Gramma would have our plates waiting for us on the big, black potbelly stove when we got home. She went to her meetings almost every night around sundown. The old man would kid her by saying something like, "Don't you think Jesus has more to do than sit up and listen to you wailin' every night?" She wouldn't pay him any mind. She thought that if she asked, she would receive. She knew she wouldn't always receive, only when she prayed just right. What she didn't know, and what my grandfather didn't tell her, was that praying really didn't have anything to do with it. All she had to do was believe that the Spirit being called upon was the Spirit within her own breast. Had she known that, her prayers would never have gone unanswered.

My grandfather never said a word of that to Gramma. He thought that she would never believe him because her religion kept her from true understanding." As long as she's b'lievin' in another man's book," the old man would say," she'll never learn to b'lieve in herself." That wasn't the only reason he wouldn't tell her. The real reason was Mose. She never believed in Mose.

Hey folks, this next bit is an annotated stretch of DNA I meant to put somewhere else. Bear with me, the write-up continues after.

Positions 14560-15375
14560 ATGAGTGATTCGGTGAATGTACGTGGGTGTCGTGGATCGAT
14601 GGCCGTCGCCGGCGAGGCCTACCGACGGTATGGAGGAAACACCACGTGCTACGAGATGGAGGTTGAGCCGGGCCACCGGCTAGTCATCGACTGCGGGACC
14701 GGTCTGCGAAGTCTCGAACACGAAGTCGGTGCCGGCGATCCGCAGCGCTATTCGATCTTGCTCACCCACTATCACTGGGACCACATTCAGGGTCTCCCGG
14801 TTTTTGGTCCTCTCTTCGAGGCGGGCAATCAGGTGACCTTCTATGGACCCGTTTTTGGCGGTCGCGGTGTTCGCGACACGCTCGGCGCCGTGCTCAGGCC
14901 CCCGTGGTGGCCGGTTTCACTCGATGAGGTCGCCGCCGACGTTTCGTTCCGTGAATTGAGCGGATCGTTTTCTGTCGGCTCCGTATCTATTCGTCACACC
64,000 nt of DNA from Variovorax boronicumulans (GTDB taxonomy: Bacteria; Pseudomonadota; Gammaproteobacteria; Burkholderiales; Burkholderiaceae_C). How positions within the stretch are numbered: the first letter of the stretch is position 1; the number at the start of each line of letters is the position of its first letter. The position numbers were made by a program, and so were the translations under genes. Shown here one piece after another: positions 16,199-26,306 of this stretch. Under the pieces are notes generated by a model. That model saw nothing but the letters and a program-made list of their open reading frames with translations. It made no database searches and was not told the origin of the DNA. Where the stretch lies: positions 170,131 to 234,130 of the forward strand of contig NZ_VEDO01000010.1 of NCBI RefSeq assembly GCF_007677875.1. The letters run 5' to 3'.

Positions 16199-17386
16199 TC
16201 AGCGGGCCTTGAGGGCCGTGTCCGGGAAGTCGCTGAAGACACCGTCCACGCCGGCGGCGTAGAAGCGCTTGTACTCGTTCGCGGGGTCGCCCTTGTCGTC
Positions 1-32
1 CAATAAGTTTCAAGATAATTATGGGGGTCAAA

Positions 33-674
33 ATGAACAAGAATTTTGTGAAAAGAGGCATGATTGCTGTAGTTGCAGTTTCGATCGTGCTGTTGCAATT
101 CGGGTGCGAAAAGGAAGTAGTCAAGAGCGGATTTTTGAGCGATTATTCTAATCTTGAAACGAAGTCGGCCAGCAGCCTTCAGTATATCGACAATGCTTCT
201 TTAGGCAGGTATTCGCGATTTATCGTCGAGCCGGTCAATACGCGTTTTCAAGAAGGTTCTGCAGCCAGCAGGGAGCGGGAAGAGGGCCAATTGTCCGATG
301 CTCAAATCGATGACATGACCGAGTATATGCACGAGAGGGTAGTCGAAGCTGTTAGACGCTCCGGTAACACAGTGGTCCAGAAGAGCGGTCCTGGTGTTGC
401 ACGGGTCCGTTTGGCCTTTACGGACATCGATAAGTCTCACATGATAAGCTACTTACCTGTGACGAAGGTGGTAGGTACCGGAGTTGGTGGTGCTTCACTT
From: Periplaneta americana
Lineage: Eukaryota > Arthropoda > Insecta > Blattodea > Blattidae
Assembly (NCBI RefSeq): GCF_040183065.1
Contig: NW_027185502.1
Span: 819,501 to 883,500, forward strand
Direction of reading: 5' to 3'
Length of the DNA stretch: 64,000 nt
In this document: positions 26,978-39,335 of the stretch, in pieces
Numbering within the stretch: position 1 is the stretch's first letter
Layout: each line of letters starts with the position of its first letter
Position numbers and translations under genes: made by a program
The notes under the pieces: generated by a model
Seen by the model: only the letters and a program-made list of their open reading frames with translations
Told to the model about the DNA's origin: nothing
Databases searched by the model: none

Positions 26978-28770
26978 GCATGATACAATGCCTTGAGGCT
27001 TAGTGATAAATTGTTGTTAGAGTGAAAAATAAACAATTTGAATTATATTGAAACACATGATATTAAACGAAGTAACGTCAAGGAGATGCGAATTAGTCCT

Mose was my grandfather's grandfather, as well as the subject of his favorite story. He, like the old man, lived in Jericho all of his life, but he wasn't from there. He was born in a small town one hundred miles north of Jericho called Logos. The old man seemed to think that was why Mose was so special. He would tell me the story of Mose each time we were down by the riverside. And though I knew the words to the story by heart at the end of the summer, I never could tell it like the old man. I remember the first time he told it like it was yesterday.

"Long before they put that interstate up there," he said pointing above his head to the drone of passing automobiles coming from the new highway, "there didn't used to be anything up there but hills and sky. That's how Mose liked it. This here was the prettiest part of the river. In the springtime, couldn't see nothing but cherry blossoms for almost a mile. It was something else."

He sat down along the riverside and paddled his feet in the water. His feet were rusty from always going barefoot. I sat down next to him and tried to splash my feet around in the water too. I had my pants rolled up a little past my knee even though I knew my legs were too short to get near that much water. My legs were too short even to get my toes wet. I kept trying though, stretching my feet down under me with my arms back on the ground for support. I reached too far, the ground gave way, and I fell in.